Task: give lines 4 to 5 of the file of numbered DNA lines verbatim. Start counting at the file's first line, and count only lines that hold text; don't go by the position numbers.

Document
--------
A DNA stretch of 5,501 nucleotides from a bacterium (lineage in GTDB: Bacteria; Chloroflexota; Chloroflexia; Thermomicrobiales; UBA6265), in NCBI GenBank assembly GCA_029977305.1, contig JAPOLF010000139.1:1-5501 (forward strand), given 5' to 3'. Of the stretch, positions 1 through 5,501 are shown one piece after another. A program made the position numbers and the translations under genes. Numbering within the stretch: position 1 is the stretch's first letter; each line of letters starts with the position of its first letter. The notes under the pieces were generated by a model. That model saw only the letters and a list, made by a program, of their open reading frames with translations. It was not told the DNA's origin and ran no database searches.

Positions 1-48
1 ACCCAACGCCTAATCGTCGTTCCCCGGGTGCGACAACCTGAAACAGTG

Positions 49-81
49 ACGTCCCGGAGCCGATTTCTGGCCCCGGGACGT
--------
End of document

Positions 49-81
49 ACGTCCCGGAGCCGATTTCTGGCCCCGGGACGT